Cloud computing giants Amazon Web Services and Salesforce may soon face blockchain-based competition that aims to trifle their dominance with a decentralized, cheaper alternative.
Dfinity’s Web 3.0 Push
Dfinity, a Switzerland-based blockchain startup, has secured $102 million in funds from venture capitalist firm Andreessen Horowitz (A16Z) and crypto fund Polychain Capital to support its “world computer” project, according to Fortune.
In March 2018, Dfinity raised $61 million from the same set of investors, which indicates a robust, and presumably competitive, product offering is in the cards for the “Web 3.0” advocate.
A16Z’s Chris Dixon, meanwhile, believes the project is unlike the majority of other blockchain startups, courtesy of Dfinity’s impressive technology team. In this regard, Dfinity boasts several blockchain breakthroughs, primarily relating to scalability and network security, with the seed capital it raised earlier.
The team highlighted such developments help to “remake the computing industry” and mitigate monopoly from a handful of computer players. The company added that its decentralized methodology toward cloud computing, which sees millions of nodes across the world support the network, cut down high-costs and supply sufficient computing recourses to all economic strata.
A blog post by A16Z elaborated on Dfinity’s vision:
“Decentralized computation networks like Dfinity stand to bring us closer to a world where digital platforms can be constructed from trustless, autonomous, and open source software that is owned and governed by communities of users and developers, rather than companies.”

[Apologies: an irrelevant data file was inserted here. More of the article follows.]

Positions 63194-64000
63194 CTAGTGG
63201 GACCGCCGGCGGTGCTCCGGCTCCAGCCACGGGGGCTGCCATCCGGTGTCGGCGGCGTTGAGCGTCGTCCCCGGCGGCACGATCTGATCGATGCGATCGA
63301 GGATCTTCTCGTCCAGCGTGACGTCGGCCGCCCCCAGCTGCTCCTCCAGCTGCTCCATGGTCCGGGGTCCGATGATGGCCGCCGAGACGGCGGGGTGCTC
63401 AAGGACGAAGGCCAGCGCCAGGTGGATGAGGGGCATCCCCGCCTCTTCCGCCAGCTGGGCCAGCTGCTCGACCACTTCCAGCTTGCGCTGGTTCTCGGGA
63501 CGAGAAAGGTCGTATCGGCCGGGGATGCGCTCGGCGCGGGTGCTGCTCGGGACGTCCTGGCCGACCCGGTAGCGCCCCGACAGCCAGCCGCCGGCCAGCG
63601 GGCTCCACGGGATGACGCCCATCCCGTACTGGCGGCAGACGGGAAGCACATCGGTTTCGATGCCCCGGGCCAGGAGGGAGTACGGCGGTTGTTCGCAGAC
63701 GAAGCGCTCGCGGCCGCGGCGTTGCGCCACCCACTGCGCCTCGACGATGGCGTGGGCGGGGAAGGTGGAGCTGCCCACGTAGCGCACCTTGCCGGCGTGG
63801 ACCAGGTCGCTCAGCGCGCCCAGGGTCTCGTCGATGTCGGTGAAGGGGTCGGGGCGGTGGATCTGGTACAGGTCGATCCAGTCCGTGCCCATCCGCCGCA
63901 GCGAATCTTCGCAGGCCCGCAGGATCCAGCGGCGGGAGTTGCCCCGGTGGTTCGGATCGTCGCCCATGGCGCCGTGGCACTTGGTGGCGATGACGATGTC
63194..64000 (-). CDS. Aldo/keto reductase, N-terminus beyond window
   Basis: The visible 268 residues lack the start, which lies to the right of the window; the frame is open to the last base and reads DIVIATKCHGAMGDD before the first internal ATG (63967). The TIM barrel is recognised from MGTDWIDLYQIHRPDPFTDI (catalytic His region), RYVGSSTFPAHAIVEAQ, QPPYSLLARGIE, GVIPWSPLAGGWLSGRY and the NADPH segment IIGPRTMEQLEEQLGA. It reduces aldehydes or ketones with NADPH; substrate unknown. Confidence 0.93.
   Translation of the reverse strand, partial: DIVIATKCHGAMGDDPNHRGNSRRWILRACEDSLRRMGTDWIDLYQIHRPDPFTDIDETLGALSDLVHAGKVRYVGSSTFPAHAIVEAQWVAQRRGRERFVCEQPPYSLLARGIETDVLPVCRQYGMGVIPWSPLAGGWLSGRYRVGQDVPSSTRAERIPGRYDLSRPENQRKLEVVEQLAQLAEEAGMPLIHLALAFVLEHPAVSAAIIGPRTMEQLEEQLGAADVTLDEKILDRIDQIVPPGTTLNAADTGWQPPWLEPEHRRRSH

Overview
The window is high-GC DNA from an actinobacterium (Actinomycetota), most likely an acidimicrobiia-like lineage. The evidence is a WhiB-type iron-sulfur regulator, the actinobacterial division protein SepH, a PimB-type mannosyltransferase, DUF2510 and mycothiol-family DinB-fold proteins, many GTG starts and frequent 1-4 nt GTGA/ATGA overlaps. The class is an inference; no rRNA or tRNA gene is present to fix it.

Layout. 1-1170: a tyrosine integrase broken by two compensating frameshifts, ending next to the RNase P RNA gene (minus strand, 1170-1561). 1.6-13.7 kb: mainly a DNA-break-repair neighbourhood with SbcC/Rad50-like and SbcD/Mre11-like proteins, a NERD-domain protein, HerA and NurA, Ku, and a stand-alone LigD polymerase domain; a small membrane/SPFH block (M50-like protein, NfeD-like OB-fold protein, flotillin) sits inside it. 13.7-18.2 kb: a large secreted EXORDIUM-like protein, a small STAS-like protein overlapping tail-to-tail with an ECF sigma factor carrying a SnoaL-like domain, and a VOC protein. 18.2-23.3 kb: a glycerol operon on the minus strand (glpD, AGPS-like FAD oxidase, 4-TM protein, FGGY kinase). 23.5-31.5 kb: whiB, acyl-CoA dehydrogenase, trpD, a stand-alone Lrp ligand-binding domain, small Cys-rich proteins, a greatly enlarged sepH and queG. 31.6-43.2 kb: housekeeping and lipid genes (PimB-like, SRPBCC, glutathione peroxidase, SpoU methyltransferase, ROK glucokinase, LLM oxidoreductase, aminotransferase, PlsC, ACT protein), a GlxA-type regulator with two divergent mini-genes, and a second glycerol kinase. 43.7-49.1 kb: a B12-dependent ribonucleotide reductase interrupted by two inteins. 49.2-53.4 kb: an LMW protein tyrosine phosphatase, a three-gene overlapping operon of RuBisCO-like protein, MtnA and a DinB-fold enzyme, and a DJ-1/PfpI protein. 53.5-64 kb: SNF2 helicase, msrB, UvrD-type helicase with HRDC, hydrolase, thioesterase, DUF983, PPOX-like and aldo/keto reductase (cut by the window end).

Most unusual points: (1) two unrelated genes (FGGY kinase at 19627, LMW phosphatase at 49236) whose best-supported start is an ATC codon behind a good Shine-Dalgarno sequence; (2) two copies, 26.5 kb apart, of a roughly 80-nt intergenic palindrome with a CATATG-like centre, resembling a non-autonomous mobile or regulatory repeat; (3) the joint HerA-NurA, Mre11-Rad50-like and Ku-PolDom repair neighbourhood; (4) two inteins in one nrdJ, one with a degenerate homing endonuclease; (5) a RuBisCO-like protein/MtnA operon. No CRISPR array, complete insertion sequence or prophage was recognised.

In short, Dfinity’s decentralized computing vision cuts out intermediate, monopolized servers, middleware and costly cloud-based services, all while allowing the creation of open-source programs and dApps.
Tech Houses Unlikely to Adopt
Although the project seeks widespread adoption, Dfinity founder Dominic Williams acknowledged infiltrating a market led by Amazon and Microsoft is a mammoth task. However, he believes startups and academic institutions, instead of corporations, would lead the “world computer” adoption.
Williams added that the project’s private stable version is scheduled for a late 2018 launch, primarily to allow developers to test compatible software and bugs before a full-scale public launch in 2019.
Early tests showed positive results from Dfinity’s stables; the globally distributed testnet completed a sophisticated set of computations within 1 second, compared to Ethereum’s 300 seconds and Bitcoin’s 3,600 seconds.
Accessing the Dfinity network is done via its token, TBA. Earlier this year, in May, over $35 million of the tokens were “airdropped” to registered participants and crypto-enthusiasts.
A16Z Receives TBA Tokens
Reports ascertain Dfinity’s competitors, apart from tech houses, include platforms like Ethereum. The latter, however, offers more of Dfinity’s capabilities and triumphs at providing robust smart contracts to customers, despite older code and lack of institutional backing.
That said, Dixon believes the blockchain giant will complement Dfinity’s offering, citing a mix of Ethereum’s youth-led energy and the latter’s large-scale ambitions.
Meanwhile, A16Z received TBA tokens instead of equity for the Dfinity investment, signaling the start of a sharp turn in the way traditional investments are made.
Cover Photo by Emma Pa on Unsplash
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